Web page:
- Associated Press - Saturday, July 5, 2014

DAKOTA CITY, Neb. (AP) - A plan to improve Dakota City’s streets is getting another look by city officials. But some residents still are balking at the price they would have to pay.

City Administrator Brent Clark said the city’s plan to pave 136 blocks of gravel roads would cost anywhere from $7 million to $8 million. With approximately $4.3 million coming from the city’s general obligation bonds, that leaves the balance to be paid for by property owners within a half-block of the roadwork.

“Everybody wants paving, just not the costs associated with paving,” Clark told the Sioux City Journal (https://bit.ly/1mlT3ql). “Anytime you have a project where there are assessments on property owners, there will be opposition.”

Two options - a block gap paving project, which completes one block in each direction of a paved intersection - and creation of 10-block paving districts all have met with opposition from property owners, he said.

Gravel surfaces create major problems for residents and city crews when it comes to drainage, maintenance and weather conditions, said Clark.

He estimated the city, which has a population of about 2,000, spends roughly $215,000 a year on gravel road maintenance and grading. The current piece of equipment used to maintain the surfaces is about 40 years old.

Several informational meetings have been held over the past three years to update residents on the current costs of the paving project. The most recent was May 27.

According to the most recent calculations, property owners on affected streets would pay anywhere from $300 to $800 each year for 15 years, depending on the size of their lot.

Erv Schock, who lives on Broadway Street, said he would have to pay to have a section of his road paved. But it would be a waste of money, he said.

“That street that passes by me, hardly anyone uses it,” he said. “It’d be unnecessary.”

Schock said he has voiced his concerns to the City Council when given the opportunity and said some of his neighbors feel the same way.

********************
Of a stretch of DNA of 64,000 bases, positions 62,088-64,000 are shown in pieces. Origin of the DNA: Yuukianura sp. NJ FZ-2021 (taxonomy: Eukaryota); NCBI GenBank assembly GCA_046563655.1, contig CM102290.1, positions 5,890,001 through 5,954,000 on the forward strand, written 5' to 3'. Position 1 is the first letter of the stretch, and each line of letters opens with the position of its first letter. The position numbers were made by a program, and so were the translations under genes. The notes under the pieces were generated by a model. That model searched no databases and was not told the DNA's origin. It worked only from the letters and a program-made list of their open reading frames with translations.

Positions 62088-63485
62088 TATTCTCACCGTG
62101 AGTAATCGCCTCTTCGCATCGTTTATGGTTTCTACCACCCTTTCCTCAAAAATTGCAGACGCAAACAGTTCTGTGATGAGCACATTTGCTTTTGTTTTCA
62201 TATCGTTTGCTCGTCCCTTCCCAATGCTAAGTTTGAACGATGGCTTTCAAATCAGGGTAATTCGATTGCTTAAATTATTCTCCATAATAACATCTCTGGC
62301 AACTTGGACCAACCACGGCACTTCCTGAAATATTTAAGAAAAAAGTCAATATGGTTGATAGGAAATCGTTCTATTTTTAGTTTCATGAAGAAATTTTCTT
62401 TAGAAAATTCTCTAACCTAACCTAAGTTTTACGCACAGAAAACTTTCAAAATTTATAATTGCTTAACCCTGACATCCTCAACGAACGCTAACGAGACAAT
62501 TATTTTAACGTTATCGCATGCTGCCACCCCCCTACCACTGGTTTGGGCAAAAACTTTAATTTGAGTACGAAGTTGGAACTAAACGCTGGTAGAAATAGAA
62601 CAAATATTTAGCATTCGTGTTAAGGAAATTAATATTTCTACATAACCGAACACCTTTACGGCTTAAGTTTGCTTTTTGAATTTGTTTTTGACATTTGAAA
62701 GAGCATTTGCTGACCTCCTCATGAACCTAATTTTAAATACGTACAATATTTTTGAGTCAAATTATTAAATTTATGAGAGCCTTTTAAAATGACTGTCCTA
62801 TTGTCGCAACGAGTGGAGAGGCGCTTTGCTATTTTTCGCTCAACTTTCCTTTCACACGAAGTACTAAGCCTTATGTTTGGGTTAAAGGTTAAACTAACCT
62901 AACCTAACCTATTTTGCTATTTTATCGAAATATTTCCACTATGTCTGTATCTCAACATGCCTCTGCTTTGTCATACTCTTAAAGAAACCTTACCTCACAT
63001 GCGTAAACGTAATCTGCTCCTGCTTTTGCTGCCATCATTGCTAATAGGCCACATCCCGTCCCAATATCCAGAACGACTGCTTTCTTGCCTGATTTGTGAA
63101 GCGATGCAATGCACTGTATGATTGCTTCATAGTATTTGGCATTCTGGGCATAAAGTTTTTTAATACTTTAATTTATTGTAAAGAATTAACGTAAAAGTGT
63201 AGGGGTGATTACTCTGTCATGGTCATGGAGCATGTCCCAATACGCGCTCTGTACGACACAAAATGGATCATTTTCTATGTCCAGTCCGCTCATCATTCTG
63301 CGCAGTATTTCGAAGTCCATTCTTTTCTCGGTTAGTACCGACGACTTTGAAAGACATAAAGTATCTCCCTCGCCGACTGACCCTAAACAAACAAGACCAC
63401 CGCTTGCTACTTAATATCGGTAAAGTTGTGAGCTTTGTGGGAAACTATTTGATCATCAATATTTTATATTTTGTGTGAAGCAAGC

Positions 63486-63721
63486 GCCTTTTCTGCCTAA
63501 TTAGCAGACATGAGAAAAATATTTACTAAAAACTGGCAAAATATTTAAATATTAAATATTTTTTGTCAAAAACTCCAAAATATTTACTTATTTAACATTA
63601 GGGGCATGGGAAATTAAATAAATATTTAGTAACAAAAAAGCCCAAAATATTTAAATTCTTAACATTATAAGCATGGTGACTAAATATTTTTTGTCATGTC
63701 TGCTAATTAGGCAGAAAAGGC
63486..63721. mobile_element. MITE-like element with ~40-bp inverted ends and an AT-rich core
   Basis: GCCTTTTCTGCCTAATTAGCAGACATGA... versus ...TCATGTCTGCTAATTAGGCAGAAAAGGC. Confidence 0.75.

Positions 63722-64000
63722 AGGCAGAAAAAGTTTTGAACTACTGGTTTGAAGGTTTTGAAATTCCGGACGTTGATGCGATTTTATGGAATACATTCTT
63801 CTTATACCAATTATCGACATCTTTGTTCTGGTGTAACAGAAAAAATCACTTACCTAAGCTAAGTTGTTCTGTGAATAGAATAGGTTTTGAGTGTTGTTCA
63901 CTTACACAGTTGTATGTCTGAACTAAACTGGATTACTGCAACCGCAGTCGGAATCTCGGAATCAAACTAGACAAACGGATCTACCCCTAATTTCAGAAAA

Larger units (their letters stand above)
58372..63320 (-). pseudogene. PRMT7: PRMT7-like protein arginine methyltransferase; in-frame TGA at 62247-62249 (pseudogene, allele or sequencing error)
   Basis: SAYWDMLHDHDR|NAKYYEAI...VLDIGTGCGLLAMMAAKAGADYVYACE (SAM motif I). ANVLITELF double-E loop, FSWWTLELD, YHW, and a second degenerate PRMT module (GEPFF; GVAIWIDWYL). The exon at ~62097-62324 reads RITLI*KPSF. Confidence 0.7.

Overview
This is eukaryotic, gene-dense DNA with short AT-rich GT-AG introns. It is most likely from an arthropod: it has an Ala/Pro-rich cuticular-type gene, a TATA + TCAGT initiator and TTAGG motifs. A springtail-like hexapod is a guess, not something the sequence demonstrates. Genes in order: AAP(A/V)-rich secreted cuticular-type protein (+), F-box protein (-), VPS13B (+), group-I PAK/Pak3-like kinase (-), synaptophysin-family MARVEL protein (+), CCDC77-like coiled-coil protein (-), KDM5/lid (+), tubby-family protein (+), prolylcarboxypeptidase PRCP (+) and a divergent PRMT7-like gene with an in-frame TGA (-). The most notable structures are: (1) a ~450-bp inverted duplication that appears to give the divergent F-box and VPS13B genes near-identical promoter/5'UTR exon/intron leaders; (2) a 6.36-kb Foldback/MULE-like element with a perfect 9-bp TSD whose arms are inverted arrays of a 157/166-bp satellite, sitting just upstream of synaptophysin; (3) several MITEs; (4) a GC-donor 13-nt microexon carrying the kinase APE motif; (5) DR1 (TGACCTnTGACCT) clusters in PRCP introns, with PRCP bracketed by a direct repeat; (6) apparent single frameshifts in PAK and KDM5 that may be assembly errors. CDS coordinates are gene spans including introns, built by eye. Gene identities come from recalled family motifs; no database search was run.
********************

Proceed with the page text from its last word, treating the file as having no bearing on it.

However, some residents have offered support for the paving project even though they don’t like the price tag.

“I do have a problem with paying but it’s going to be better for our city and easier for my children to play outside,” said Wendy Raff, who lives on Cedar Street.

In their current state, the roads pose a safety hazard to motorists and are not conducive to winter weather traveling, she said.

“Why shouldn’t it be done?” added Randy Grove, who has lived on Pine Street for the past nine years. “Of course nobody wants to pay for it, but it has to be done.”

Grove said he would have to pay a considerable amount for the project, as he owns several lots along gravel roads. However, he wants to see the project completed to improve the land’s property value and make the city more appealing for visitors and potential residents.

Roy Strong, a Dakota City resident for 72 years who lives on Olive Street, recalled similar opposition when his father, Charles Strong, served as Dakota City mayor in the 1960s.

“When paving first started, the attitude at that time is the same as it is right now,” he said. “But after they (citizens) thought about it, they came around and I’m hoping what’s going to happen this year. It’s overdue and we need it.”

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